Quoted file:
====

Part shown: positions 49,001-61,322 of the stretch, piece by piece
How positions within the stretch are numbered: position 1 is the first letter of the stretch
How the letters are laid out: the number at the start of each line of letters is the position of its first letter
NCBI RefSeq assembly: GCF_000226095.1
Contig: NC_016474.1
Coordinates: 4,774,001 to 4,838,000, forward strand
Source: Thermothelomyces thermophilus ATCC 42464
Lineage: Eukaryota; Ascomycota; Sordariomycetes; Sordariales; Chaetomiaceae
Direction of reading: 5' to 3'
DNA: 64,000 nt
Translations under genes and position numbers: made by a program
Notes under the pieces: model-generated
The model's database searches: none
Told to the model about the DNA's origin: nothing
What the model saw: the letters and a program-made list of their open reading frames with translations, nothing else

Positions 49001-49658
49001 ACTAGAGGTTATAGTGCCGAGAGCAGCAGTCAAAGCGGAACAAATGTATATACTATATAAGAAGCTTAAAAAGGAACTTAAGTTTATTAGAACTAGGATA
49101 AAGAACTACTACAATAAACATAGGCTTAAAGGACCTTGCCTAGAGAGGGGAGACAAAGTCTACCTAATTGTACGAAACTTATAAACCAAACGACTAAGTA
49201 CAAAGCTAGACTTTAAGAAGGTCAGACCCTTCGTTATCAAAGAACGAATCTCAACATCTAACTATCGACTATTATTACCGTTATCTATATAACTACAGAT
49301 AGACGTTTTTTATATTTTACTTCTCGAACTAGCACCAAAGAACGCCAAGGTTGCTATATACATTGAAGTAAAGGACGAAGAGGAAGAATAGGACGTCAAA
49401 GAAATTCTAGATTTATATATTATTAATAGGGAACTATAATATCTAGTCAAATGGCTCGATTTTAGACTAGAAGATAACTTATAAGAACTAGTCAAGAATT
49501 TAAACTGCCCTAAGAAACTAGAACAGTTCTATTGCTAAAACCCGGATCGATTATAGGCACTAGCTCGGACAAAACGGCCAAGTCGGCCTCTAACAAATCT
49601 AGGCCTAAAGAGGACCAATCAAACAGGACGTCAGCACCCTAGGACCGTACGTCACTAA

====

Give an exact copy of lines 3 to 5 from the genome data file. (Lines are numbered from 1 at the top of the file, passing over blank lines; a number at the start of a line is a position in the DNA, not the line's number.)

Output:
How the letters are laid out: the number at the start of each line of letters is the position of its first letter
NCBI RefSeq assembly: GCF_000226095.1
Contig: NC_016474.1